In yesterday’s session, after rattling through some of these points and explaining why smartphone video is another important piece of kit in the toolbox of the modern journalist, I gave the students ten minutes to make their own short clips on anything topical they liked.
I’d hoped to send them outside, but I turned out to be giving the session on the 11th floor, so I just got them to see what they could find in the corridors. One made one on the lift which wasn’t working, which seemed like a newsworthy enough story to me having walked up 11 flights of stairs! Getting the students to save the clips on a particular hashtag meant I could use one of the many Instagram desktop viewers to take the group through some of their work and give a bit of feedback.
The presentation I gave is here.
Here’s my latest media law lecture, delivered to the first years at the University of Huddersfield today. It’s on privacy law, including the emerging case law from Max Mosley and others, breach of confidence and injunctions. There are also some extra bits on how to avoid unnecessary intrusion into people’s lives as well as Freedom of Information, one of my favourite topics.
The full presentation is here.
Posted in Lectures
Tagged Anthony Weiner, breach of confidence, Catherine Zeta-Jones, Freedom of Information, Hello!, injunctions, JK Rowling, Lectures, Leveson Inquiry, Max Mosley, Michael Douglas, OK!, privacy law, Ryan Giggs, Sara Cox
I delivered my latest media law lecture to the journalism and media first years at the University of Huddersfield this morning. It was on copyright law, with a particular focus on the law as it applies to social media.
It’s a bit of a challenge making copyright law interesting enough to sustain the attention of several dozen students in a large lecture hall for close to an hour. But I did my best, using clips and examples ranging from the IT Crowd, the recent plagiarism row involving Carly Fallon and the Press and Journal, the familiar story of Peter Pan and Great Ormond Street Hospital, as well as who exactly owns what on Twitter, Facebook, Instagram, Wikipedia, Flickr and all the rest.
The full presentation is here.
Posted in Lectures
Tagged BBC, Copyright, Creative Commons, Facebook, Fair dealing, Flickr, Great Ormond Street Hospital, Instagram, Lectures, Media Law, Peter Pan, Press and Journal, Sky Sports, The IT Crowd, Twitter, University of Huddersfield, Wikipedia
I’m teaching some first year classes on public relations this semester, and as part of the course I gave a lecture last week on the role of social media in PR.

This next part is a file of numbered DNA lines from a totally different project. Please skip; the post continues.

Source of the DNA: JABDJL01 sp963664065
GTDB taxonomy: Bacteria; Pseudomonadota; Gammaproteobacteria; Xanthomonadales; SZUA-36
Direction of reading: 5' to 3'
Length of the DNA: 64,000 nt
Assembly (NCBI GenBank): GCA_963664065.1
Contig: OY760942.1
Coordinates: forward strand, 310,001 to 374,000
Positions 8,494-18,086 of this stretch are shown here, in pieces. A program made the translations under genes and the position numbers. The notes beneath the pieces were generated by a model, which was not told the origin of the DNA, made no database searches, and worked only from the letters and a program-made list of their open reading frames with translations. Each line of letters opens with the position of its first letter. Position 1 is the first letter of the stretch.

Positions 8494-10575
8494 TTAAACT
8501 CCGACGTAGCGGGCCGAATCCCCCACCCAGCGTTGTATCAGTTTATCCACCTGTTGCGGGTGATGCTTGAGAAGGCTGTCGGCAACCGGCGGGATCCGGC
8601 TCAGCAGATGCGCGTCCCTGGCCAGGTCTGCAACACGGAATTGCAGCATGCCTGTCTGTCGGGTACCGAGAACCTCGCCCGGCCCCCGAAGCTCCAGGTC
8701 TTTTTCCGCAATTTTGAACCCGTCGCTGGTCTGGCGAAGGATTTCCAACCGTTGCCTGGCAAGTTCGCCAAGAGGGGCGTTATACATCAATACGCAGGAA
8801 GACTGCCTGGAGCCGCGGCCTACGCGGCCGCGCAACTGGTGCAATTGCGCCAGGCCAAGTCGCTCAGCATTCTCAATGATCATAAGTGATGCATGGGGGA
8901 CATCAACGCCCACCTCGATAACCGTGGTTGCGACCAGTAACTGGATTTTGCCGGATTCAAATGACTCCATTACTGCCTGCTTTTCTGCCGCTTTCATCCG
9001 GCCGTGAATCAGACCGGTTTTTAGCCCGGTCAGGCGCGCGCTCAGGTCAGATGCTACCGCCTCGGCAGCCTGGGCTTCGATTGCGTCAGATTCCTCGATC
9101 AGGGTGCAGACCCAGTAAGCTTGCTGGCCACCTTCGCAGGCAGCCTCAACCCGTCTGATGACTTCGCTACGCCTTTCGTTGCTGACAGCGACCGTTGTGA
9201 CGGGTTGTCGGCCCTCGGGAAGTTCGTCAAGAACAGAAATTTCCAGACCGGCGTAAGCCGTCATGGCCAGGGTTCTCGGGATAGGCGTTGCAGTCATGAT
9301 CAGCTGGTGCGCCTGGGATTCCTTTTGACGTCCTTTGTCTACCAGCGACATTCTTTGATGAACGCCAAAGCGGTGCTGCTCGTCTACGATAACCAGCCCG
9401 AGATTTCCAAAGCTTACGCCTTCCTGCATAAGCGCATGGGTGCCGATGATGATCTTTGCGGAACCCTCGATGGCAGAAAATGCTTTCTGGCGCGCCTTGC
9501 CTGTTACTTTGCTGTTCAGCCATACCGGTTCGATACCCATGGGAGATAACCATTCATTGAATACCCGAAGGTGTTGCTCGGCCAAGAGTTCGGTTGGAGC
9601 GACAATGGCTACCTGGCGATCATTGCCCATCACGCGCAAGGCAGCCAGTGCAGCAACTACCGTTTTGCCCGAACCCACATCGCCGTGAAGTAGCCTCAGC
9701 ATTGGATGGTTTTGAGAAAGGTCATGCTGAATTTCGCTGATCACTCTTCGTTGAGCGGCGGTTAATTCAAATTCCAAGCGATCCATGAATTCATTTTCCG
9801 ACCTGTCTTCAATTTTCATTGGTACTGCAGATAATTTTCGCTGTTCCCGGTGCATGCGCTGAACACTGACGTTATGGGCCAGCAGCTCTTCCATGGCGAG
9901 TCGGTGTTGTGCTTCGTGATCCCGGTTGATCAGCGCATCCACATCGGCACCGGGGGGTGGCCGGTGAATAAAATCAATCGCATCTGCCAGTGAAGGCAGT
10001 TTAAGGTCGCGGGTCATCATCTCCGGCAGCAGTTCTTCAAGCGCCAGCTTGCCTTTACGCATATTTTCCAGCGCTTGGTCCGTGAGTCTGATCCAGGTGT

I decided to make the retail battle for Christmas the central theme of it, which naturally meant showing the John Lewis bear and hare advert. It’s up to ten million views on YouTube now, ten times what Marks and Spencer’s similarly big-budget offering has managed, and 100 times more than the effort by Debenhams.
Not that YouTube views necessarily translate into cash in the till. But in just a few years of these adverts, John Lewis has apparently managed to supplant Coca-Cola as the big brand that ‘says’ Christmas. That’s except for viewers in Scotland, who still seem to love Irn Bru’s version of the Snowman best of all.
Here’s the full Prezi presentation.
I had one hour today to introduce a lecture hall of nearly 200 first year students from various courses to how the internet has affected journalism. Admittedly, it was just an introduction, but even so it was pretty hard to condense it into a single lecture. I did my best.
At one stage I brought up the recent purchase of the Washington Post by Jeff Bezos for the relatively small sum of £160m, and pointed out that was roughly what Johnston Press paid for the rather less grand Scotsman just eight years ago. Showing a picture of Woodward and Bernstein, I started to say that they would probably be turning in their graves at the low valuation of their famous old paper, then realised they’re both still alive. Change really has come quickly to the news business.
Here’s the full presentation.
My third media law lecture to the first year students at the University of Huddersfield was today. It was all about defamation, with a special section reflecting on the various strands of the Lord McAlpine case. It also took in the new defences included in the 2013 Defamation Act.
You can get the full presentation here.
I delivered my second media law lecture to the first years at the University of Huddersfield today. It was on crime and courts, including Contempt of Court and looking at issues including the naming of suspects and cameras in courts.
You can see the full presentation here on Prezi.